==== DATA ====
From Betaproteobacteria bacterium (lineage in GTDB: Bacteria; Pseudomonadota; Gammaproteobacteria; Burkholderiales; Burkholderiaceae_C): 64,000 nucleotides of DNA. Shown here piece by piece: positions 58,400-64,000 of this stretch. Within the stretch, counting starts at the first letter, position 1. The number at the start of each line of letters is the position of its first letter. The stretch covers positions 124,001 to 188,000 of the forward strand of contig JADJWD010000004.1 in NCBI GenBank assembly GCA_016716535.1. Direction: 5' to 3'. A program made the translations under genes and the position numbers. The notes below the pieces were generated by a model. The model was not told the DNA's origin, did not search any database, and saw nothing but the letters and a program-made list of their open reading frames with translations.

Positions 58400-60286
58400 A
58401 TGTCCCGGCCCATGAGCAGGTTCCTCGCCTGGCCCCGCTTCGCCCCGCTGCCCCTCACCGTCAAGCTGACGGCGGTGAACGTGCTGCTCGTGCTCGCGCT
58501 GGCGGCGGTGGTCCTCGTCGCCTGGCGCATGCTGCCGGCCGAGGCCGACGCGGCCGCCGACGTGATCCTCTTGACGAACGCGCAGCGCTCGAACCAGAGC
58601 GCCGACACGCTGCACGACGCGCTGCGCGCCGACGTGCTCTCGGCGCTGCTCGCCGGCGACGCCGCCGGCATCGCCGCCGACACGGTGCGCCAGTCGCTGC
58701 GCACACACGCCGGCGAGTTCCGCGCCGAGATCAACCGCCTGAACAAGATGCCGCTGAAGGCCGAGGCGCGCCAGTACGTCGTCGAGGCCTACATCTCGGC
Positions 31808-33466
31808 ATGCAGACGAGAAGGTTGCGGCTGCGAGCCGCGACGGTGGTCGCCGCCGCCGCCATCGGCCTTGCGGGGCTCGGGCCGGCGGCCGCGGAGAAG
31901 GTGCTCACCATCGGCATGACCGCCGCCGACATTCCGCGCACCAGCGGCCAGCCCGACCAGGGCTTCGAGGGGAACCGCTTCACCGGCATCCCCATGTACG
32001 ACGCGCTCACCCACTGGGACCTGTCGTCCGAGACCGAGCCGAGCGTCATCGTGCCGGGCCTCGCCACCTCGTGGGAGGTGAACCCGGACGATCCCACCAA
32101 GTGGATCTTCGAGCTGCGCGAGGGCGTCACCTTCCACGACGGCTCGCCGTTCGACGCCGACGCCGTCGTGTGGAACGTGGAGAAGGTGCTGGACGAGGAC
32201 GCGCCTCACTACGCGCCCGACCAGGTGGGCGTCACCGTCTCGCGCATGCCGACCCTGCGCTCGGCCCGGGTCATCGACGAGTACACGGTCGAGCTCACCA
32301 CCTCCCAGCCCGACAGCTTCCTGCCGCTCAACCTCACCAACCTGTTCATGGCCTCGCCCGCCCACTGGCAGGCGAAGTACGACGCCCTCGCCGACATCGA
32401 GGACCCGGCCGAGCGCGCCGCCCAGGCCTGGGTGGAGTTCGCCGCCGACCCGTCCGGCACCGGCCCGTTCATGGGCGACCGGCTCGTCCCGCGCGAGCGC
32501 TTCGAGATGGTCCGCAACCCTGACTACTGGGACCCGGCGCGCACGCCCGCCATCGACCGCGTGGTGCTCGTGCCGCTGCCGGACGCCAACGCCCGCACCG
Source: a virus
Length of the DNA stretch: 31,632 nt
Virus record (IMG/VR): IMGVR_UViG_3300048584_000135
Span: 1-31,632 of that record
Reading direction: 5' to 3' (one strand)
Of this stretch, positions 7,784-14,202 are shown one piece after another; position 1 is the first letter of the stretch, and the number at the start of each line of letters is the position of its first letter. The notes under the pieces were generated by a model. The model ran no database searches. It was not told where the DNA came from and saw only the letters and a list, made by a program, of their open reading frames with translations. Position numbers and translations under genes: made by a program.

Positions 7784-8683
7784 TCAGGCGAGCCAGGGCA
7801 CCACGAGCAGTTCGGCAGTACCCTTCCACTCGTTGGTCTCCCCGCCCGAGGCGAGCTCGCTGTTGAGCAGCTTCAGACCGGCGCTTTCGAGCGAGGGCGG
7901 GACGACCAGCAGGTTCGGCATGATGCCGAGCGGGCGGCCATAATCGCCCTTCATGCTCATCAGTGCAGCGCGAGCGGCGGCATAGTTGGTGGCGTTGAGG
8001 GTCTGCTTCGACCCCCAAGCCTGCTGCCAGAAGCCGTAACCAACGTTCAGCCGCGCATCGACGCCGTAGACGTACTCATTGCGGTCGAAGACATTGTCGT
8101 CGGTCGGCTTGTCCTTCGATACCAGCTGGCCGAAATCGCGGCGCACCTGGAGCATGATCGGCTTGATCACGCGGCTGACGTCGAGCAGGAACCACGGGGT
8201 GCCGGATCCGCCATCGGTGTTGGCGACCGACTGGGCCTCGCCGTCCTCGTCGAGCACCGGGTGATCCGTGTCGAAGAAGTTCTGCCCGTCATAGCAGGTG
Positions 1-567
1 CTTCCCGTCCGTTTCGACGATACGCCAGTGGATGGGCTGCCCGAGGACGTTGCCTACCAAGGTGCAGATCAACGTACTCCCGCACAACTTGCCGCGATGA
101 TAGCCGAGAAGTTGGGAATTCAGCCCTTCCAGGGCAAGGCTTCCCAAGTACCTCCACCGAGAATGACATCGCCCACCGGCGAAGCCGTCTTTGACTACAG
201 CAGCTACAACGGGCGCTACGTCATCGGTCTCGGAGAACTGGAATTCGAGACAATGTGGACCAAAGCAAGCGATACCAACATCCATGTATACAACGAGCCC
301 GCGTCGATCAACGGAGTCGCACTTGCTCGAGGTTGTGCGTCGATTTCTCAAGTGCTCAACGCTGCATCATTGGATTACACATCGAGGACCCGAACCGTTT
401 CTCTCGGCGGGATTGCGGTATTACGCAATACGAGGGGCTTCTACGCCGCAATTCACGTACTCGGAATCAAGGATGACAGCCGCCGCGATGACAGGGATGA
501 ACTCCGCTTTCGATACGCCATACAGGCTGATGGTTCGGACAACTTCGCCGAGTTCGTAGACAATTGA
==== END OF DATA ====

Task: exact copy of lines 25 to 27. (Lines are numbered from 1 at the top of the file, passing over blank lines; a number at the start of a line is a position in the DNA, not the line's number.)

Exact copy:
7801 CCACGAGCAGTTCGGCAGTACCCTTCCACTCGTTGGTCTCCCCGCCCGAGGCGAGCTCGCTGTTGAGCAGCTTCAGACCGGCGCTTTCGAGCGAGGGCGG
7901 GACGACCAGCAGGTTCGGCATGATGCCGAGCGGGCGGCCATAATCGCCCTTCATGCTCATCAGTGCAGCGCGAGCGGCGGCATAGTTGGTGGCGTTGAGG
8001 GTCTGCTTCGACCCCCAAGCCTGCTGCCAGAAGCCGTAACCAACGTTCAGCCGCGCATCGACGCCGTAGACGTACTCATTGCGGTCGAAGACATTGTCGT